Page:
So you’ve been involved in a car collision. Hopefully, it was not your fault and nobody died. Now, you have to deal with
- your damaged vehicle,
- with the pain and injuries you’re feeling,
- with missing time from work, just to name a few of the consequences of a car wreck.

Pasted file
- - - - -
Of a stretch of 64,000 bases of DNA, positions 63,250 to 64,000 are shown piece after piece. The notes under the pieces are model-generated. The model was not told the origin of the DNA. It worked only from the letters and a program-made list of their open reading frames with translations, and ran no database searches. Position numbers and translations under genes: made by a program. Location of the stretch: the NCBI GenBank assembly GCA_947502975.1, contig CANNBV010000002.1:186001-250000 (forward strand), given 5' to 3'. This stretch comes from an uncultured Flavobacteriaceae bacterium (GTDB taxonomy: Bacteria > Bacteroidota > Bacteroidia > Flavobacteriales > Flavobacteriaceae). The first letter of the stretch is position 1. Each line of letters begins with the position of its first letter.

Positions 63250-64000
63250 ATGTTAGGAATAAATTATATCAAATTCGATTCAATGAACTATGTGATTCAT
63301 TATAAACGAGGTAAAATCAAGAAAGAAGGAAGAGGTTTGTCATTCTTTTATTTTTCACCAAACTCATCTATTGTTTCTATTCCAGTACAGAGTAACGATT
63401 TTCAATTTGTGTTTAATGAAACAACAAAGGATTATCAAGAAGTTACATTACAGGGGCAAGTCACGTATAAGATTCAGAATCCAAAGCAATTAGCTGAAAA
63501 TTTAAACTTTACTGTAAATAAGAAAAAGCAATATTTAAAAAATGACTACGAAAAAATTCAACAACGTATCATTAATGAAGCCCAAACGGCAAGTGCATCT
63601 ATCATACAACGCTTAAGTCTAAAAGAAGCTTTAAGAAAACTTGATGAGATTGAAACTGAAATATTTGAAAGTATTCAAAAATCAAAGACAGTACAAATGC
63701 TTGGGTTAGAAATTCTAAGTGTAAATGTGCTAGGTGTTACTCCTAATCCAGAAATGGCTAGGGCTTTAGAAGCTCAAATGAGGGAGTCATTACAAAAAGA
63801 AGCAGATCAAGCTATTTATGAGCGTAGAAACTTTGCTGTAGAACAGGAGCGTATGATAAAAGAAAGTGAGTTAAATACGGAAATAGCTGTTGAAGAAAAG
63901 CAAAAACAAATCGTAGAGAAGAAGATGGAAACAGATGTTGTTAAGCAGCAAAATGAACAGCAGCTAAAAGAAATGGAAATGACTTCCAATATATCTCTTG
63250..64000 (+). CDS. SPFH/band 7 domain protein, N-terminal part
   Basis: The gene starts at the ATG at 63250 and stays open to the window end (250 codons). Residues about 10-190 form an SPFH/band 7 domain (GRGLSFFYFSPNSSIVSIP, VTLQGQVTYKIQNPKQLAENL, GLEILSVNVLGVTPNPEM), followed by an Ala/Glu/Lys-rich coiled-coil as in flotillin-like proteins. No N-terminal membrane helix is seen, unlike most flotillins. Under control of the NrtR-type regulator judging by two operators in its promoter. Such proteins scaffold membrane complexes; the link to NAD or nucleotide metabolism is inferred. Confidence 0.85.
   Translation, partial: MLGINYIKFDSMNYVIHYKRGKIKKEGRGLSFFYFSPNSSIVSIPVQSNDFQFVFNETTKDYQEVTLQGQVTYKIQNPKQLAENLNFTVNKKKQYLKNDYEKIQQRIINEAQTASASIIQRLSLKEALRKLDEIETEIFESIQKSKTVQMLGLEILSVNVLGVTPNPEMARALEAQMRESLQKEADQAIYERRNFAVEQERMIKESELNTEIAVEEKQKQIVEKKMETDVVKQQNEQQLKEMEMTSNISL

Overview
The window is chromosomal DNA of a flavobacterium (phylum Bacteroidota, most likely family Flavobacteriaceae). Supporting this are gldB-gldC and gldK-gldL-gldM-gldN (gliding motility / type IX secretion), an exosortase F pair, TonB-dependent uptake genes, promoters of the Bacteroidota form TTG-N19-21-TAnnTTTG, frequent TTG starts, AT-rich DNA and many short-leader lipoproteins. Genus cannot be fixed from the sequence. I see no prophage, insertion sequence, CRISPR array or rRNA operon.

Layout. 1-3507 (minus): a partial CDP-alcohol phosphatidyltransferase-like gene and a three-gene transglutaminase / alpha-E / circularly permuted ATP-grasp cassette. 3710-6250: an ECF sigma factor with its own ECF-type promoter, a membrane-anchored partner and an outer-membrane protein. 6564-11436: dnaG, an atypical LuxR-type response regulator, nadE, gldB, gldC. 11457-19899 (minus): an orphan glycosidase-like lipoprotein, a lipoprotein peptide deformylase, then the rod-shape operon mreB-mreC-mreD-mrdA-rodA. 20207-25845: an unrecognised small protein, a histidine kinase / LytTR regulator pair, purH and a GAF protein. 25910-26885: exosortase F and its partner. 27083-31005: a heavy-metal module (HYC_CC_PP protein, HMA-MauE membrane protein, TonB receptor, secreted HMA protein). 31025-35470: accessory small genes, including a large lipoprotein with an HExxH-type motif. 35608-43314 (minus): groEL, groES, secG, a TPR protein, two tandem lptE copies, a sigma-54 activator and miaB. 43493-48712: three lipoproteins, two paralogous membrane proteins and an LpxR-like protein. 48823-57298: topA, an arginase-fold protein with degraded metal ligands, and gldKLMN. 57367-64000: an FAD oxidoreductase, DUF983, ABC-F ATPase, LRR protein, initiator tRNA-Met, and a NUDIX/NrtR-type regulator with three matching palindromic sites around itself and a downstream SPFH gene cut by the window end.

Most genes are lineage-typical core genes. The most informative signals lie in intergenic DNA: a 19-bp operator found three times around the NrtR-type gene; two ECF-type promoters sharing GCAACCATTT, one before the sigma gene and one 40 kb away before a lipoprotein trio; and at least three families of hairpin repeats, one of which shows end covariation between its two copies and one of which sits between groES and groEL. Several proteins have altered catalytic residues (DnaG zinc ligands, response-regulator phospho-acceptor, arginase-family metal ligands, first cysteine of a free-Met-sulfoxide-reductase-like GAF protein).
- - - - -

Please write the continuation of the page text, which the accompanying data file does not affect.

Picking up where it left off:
The police report states you’re not the one who contributed to the collision, but the at-fault insurance company is refusing to pay for your damaged car, for your medical bills and for the time you missed from work. If this is your situation, you’re not left with many options. If your car insurance policy provides for it, you can try to file a claim with your insurance company. But if you only have liability insurance coverage, you can either pay for the medical bills and for the car out of your own pocket (you’re deciding to take a loss for a situation that was not your fault), or you can file a lawsuit against the insurance company who’s refusing to pay. Technically, it will be the person that caused the collision that will be named in the lawsuit. As a result, a lot of people are reluctant to file a lawsuit, and I understand that. It could be that the person who hit you was actually a very nice man or woman. However, the person who caused the collision will not be on the hook for any money up to his/her policy limits. It is his or her insurance company that will. The at-fault party’s insurance company will hire a defense lawyer and decide how the case will be handled, whether to settle or not. In fact, the insurance company seeks very little input from their insured (if any) in how the case should be handled. 90% of the time, if not more, the party that causes a car collision will not pay anything in damages to the injured party. It will be his or her insurance that will pay. And that’s how it should be. That’s why we all pay for car insurance. That’s why it’s there for.